What I have just explained is the amalgamation of Japanese “fine-tuning technology”, and for products such as printers the technology needs to be precise without leeway. With this fine-tuning capability, I think that Japan will still remain a leading power. Let’s take a product like our large format printer, and let’s say that it takes 10 hours to manufacture in the factory. 5 of those hours are required for assembly, so you might ask what we do with the remaining 5 hours. We spend that time fine-tuning and checking things like the head, the cartridge, and the gap difference. We make sure to spend a considerable amount of time with this fine-tuning process. That is why our factories remain in Japan only. If it was assembly only, we could have gone overseas, however, our production requires the kind of engineering expertise that can only be found in Japan.


Could you give us some insight into how your printers are superior to conventional, eco-solvent printers, both in terms of their environmental friendliness and their performance?

Solvent inks, in general, are not environmentally friendly, in fact, they contain volatile organic compounds (VOCs) and when they dry out, a chemical vapor is emitted. Solvent ink has been the preferred choice, especially when printing large signs and displays. and I think that is because it has a very strong resistance against sunlight. If you have an outdoor advertisement and it only lasts a week or two, quite frankly that isn’t good enough. That brings in the preference towards solvent ink, however, ink with the same performance now exists in an eco-friendly form.

Another new type of ink that we are focusing on is UV ink; it dries up and stabilizes immediately after printing using UV light, so it is considered eco-friendly. However, it doesn’t have a strong resistance against sunlight so we have yet to utilize it for printing signage. There is also water-based ink that is very eco-friendly, but there is a limited amount of media that it can be printed on. Normal paper is fine, but magazine paper that has a sheen does not absorb the ink therefore it is not printable on this kind of media. Each ink has its own characteristics. We have many partners with ink manufacturers such as Sakata Inks and DIC Corporation. This isn’t limited to just Japanese companies, and we have partnerships with overseas ink manufacturers. Once we receive new types of ink we take that chemical and make changes to our printers and the printhead waveform so that the head can effectively spread out the ink. The plan for the next 2-3 years is to transition to mostly eco-friendly inks.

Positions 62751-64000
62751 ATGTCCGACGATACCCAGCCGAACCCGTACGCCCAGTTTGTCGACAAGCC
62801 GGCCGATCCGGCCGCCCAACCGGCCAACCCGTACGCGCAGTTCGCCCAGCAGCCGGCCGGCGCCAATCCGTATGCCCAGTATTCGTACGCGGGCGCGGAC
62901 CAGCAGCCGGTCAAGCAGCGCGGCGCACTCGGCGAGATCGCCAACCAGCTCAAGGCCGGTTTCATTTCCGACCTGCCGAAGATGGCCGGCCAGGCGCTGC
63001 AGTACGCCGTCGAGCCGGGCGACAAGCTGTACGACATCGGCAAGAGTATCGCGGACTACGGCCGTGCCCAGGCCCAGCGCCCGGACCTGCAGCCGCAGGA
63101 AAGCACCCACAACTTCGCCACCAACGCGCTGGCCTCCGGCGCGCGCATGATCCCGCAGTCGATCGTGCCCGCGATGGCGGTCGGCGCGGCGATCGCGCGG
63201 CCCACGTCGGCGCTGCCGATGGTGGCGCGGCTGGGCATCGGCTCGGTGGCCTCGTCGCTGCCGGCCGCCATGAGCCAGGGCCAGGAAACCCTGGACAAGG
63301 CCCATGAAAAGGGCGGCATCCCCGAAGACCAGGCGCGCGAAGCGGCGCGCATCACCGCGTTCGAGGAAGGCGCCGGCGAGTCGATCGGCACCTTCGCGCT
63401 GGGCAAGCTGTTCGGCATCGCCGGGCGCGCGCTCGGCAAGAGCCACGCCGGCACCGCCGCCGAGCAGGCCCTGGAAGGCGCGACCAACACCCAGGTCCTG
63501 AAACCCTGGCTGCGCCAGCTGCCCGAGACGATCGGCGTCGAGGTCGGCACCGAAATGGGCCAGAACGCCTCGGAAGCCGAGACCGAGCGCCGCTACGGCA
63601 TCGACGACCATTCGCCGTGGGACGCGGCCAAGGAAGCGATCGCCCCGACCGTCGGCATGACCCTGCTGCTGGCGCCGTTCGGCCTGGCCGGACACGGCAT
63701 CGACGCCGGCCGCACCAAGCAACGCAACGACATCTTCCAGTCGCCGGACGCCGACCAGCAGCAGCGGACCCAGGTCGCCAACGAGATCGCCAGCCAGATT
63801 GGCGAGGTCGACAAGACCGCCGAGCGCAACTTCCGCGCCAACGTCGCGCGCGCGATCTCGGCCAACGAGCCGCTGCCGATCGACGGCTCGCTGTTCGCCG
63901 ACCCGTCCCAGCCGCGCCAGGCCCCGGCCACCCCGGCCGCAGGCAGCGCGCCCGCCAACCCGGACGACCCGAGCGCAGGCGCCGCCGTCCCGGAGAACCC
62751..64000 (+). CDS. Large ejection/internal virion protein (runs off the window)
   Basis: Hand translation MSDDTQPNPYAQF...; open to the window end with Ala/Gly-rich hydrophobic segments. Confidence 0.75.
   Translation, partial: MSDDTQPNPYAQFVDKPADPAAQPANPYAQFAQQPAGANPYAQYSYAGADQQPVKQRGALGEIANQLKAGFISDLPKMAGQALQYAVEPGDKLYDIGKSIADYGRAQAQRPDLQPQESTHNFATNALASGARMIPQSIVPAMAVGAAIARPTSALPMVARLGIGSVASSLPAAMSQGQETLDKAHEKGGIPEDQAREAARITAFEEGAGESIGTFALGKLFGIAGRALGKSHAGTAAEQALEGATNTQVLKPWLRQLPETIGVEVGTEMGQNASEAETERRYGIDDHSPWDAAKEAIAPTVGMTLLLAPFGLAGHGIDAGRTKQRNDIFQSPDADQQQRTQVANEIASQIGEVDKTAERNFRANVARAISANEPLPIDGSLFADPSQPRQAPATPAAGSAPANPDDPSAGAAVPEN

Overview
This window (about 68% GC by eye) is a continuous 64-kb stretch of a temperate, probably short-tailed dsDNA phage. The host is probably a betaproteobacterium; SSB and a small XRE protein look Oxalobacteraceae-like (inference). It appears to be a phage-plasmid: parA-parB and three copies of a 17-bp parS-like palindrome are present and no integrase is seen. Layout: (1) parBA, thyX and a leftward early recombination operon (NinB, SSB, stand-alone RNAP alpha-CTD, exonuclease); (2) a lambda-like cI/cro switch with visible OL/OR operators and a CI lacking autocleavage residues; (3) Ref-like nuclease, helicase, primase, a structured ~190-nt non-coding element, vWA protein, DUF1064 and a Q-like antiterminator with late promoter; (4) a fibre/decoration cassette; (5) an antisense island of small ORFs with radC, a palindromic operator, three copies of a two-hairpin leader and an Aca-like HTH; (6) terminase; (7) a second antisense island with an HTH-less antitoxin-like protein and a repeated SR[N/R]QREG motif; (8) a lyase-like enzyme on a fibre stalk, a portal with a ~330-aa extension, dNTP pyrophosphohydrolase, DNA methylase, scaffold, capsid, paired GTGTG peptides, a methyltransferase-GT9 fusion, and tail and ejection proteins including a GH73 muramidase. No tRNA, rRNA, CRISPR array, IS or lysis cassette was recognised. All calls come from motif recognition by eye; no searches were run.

Can you tell us a little more about the importance of international collaboration for your business? Are you currently looking for opportunities to partner with overseas companies?

We are always looking and open to working with new partners. Unfortunately, I cannot go into detail about some of the partnerships we have with new businesses, but we do have a partnership with an American company in Florida called STS, and we produce OEM products for them. STS manufactures direct-to-film (DTF) printers, which used to be known as DTG or direct-to-garments. We also have partners in Europe that have OEM agreements with us, and additionally in Europe, we have an agent that conducts sales on our behalf.


The advent of 3D printing has been generating a lot of excitement in the industry as it has a high growth potential and could be a powerful tool in the hands of monozukuri manufacturers that look to realize a more high-mix-low-volume production model. Can you tell us a little more about what role your 3D printers will play in your business?

As of today, we consider 3D printing as a big boom, but business-wise it is yet to be that lucrative. In fact, we act as an agent for an American large-scale 3D printing company. Unfortunately, right now we don’t see much utilization of 3D printing in Japanese manufacturing sites, and I think there is little incorporation because the quality and precision are not quite there yet. It isn’t high enough to cater to the demands of Japanese monozukuri. The use of 3D printers is now confined to making models or mockups, and as a 3D printer dealer we have incorporated their use, but that use is limited to the production of parts that require less sophistication. In terms of 3D printers, our focus is not on large-scale and is more directed to mid-to-small-scale printers.